Benjamin Sago / ogham / cairnrefinery / etc…

Technical notes Customise what htop displays

htop has a fairly detailed customisation interface available by hitting F2. You can change the colour theme, pick which columns are shown in the table, choose which meters are shown on top, and plenty of other things. The UI is a little clunky, requiring you to use the F keys — something you don’t see often in TUI programs — but it is full-featured.

I find that by hiding some of the parts I never want to see, and tweaking the UI slightly, htop becomes a smidge nicer to use.

A screenshot of htop.

Changing the meters

I like to hide the ‘Uptime’ meter from the top of the screen. If I want to see it, I can just run uptime, and it means the table of processes can be one row taller which I think you’ll agree is very important.

On the other hand, I also put a blank row between the CPU meters and the other ones by inserting a ‘Blank’ meter on both sides. This makes it look better to me, even if it means that extra table row is gone again.

Changing the table columns

I personally only ever use the ‘PID’, ‘User’, ‘State’, ‘CPU%’, ‘MEM%’, and ‘Command’ columns, so I’ve hidden all the ones apart from those. This makes the table easier to scan as I’m not flooded with information when I look at it.

Checking the configuration

Unlike other traditional Unix command-line programs, htop’s configuration file is more like a state file. Instead of htop reading this file on startup and then leaving it alone, htop will update this file while it’s running if you use its configuration interface.

If you view it in your text editor, you’ll see this warning at the top:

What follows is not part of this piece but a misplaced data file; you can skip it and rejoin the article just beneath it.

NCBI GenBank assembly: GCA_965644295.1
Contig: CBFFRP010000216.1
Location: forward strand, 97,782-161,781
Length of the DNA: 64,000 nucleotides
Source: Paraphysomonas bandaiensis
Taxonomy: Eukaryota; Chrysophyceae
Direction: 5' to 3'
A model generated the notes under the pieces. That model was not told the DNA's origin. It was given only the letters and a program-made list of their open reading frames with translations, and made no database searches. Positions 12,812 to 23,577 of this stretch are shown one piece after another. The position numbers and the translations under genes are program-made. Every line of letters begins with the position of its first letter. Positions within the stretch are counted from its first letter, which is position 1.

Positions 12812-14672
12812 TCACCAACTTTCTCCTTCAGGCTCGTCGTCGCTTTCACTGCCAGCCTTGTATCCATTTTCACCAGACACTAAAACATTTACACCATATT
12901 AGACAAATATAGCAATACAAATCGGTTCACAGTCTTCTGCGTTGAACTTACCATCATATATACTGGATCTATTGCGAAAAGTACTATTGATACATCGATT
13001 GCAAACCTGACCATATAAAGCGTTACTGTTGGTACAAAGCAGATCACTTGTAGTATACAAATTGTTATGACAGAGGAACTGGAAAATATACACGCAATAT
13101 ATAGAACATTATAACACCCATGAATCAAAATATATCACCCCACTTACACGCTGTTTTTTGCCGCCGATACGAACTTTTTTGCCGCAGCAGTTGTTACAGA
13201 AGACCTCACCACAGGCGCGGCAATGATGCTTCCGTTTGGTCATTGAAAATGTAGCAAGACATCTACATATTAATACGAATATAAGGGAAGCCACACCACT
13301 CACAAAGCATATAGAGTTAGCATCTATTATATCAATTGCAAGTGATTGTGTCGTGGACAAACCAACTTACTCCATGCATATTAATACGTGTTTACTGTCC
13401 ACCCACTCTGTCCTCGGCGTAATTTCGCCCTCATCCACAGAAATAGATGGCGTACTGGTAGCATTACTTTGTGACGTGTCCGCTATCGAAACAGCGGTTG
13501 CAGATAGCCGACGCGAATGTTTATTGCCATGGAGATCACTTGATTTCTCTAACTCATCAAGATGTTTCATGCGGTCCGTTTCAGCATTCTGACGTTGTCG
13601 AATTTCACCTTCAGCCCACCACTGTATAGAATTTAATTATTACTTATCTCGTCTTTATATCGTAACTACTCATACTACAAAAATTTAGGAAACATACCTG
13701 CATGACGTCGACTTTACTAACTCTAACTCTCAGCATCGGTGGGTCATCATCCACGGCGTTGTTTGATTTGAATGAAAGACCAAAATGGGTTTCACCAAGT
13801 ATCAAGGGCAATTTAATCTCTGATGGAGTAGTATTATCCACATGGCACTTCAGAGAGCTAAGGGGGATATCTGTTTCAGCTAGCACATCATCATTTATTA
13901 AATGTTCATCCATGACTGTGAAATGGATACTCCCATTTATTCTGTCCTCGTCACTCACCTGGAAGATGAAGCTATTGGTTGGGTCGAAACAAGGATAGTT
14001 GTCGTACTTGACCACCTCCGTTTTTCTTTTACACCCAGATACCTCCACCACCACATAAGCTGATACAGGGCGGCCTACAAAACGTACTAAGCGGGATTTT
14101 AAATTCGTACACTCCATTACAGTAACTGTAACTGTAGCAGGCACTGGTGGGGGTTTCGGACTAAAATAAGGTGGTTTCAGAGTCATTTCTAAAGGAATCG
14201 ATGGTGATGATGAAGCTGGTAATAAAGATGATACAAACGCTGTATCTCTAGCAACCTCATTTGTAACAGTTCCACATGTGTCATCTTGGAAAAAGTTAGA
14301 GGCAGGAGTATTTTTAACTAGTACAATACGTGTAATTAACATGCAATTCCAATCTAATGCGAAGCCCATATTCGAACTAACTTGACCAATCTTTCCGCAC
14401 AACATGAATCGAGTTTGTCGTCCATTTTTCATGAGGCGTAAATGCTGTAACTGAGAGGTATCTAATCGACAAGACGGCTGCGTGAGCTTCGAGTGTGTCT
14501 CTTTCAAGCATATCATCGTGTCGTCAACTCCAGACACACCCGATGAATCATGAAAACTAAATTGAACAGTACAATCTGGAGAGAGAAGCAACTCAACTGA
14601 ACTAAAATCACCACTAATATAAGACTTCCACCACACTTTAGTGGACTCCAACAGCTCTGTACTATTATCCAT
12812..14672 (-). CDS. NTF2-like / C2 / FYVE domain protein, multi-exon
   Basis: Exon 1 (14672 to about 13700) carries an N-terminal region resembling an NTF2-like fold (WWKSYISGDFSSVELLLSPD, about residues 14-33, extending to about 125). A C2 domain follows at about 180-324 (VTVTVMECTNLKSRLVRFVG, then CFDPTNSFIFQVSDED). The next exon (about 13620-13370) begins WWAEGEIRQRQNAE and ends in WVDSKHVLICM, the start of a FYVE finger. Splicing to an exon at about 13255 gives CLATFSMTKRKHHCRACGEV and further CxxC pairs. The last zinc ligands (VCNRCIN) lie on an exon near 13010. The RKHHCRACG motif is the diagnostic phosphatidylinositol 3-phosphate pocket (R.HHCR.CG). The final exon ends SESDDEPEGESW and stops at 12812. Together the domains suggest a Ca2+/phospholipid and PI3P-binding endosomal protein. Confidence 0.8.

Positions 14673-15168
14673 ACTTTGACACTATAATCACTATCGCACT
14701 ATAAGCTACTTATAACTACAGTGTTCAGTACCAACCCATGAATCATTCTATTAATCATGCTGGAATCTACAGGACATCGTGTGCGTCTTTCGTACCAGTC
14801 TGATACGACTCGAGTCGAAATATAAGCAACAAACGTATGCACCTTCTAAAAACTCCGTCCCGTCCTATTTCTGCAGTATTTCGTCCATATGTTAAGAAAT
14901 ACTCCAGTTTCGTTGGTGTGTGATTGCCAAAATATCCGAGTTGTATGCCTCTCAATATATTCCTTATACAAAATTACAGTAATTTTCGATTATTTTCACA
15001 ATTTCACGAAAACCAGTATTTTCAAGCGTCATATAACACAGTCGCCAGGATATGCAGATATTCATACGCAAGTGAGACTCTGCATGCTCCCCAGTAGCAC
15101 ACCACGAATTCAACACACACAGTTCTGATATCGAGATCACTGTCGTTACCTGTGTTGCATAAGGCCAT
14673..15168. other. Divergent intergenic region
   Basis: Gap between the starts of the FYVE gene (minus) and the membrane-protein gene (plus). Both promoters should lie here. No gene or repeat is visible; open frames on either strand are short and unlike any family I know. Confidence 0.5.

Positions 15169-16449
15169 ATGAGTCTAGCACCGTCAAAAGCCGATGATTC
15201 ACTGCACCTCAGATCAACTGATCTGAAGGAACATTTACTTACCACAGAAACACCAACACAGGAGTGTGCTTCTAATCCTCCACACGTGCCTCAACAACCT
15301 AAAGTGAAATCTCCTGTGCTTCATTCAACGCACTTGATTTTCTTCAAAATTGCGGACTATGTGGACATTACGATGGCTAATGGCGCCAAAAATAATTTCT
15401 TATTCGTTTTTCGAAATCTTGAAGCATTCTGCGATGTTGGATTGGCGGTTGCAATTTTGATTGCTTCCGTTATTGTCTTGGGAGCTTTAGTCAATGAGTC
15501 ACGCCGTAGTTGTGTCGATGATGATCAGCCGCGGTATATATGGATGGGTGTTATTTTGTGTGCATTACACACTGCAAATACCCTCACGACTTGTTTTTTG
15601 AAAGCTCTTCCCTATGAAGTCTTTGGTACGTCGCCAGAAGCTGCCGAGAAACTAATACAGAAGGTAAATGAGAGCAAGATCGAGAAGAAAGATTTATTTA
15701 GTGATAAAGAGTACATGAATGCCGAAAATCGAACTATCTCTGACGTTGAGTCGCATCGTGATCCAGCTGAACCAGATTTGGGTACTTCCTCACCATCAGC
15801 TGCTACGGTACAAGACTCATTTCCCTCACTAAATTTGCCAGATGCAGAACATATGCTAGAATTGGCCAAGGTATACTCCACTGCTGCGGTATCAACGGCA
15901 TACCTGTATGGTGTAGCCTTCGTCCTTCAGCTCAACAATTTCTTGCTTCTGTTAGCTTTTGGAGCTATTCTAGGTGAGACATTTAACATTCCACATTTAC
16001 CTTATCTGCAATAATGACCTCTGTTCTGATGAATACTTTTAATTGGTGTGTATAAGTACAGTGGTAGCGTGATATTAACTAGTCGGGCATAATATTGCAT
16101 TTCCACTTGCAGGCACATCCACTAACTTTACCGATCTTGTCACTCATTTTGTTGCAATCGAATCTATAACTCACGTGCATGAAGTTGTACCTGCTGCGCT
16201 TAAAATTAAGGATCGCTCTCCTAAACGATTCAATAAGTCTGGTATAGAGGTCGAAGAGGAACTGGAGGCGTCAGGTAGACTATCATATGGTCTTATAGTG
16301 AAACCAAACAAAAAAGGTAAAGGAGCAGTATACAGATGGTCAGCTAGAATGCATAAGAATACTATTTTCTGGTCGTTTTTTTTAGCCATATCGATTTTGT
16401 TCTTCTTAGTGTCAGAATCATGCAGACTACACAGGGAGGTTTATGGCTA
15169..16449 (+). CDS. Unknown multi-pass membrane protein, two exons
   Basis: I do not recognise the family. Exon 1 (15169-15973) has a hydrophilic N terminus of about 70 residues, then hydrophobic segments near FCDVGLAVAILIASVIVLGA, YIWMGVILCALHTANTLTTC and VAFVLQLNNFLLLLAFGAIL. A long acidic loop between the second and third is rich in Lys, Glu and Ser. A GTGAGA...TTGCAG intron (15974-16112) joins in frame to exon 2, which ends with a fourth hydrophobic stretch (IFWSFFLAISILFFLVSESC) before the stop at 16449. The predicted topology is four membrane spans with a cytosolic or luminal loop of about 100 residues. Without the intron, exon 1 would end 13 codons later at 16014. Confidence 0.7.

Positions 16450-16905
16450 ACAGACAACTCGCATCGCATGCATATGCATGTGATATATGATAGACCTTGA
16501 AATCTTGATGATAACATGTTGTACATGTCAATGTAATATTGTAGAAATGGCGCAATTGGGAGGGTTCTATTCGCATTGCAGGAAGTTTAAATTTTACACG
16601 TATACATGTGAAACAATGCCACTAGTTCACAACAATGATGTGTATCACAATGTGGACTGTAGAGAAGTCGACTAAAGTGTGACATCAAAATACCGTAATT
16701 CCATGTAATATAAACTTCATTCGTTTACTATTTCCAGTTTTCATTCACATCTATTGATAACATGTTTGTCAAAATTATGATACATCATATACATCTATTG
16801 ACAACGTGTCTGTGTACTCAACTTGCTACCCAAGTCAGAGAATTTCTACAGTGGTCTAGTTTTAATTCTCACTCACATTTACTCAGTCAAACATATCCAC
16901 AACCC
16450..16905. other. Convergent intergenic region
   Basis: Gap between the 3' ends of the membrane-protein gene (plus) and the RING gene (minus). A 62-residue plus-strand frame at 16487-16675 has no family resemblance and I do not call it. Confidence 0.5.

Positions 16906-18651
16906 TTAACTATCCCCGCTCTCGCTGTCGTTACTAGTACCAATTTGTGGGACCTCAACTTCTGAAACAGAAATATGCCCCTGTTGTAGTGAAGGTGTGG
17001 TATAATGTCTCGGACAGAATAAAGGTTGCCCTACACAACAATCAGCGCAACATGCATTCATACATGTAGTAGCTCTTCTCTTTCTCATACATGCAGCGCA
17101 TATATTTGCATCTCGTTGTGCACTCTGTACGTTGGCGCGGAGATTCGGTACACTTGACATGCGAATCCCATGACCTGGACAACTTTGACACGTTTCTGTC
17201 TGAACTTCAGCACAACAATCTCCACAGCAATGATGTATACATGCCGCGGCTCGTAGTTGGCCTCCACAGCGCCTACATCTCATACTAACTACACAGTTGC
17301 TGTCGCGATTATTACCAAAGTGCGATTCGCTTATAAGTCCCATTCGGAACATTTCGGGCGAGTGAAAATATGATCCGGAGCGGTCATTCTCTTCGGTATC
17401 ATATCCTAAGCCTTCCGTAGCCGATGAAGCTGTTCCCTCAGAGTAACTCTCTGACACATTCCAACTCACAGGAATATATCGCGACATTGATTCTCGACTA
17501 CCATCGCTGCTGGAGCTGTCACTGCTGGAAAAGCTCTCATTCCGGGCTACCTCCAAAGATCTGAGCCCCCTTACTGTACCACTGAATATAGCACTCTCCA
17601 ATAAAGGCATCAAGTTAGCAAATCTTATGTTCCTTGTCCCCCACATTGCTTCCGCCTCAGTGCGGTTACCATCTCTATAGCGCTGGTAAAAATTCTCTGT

Beware! This file is rewritten by htop when settings are changed in the interface.
The parser is also very primitive, and not human-friendly.

This means that while you’re probably going to be fine putting your htoprc file in version control, the file can still be modified through htop itself.

So what did I do? Because I’m already using Specsheet for so many other things, I added five more checks to make sure the contents of the config file are what I expect them to be:

name = "Configure htop left meters"
path = '~/.config/htop/htoprc'
contents = { regex = "left_meters=LeftCPUs2 Blank Memory Swap" }

name = "Configure htop left meter modes"
path = '~/.config/htop/htoprc'
contents = { regex = "left_meter_modes=1 2 1 1" }  # Bar, Blank, Bar, Bar

name = "Configure htop right meters"
path = '~/.config/htop/htoprc'
contents = { regex = "right_meters=RightCPUs2 Blank Tasks LoadAverage" }

name = "Configure htop right meter modes"
path = '~/.config/htop/htoprc'
contents = { regex = "right_meter_modes=1 2 2 2" }  # Bar, Blank, Text, Text

name = "Remove some columns from htop"
path = '~/.config/htop/htoprc'
contents = { regex = "fields=0 48 46 47 1" }  # PID, User, CPU, Mem, Command

With this in place, I can make sure that the configuration doesn’t go astray.